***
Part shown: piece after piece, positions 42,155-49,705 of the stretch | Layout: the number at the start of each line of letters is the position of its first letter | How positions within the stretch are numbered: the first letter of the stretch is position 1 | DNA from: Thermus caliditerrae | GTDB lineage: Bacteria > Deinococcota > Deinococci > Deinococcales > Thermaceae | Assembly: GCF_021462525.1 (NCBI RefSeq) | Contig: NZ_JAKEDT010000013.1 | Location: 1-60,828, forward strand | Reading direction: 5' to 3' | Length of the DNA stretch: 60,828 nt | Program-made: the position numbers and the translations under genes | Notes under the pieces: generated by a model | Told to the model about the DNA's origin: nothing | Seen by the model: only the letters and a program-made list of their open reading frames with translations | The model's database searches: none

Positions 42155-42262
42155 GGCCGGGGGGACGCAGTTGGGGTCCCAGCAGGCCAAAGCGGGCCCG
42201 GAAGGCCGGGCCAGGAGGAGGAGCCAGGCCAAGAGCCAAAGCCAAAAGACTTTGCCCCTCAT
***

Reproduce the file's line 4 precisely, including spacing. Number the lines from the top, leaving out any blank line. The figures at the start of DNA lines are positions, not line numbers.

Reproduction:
42201 GAAGGCCGGGCCAGGAGGAGGAGCCAGGCCAAGAGCCAAAGCCAAAAGACTTTGCCCCTCAT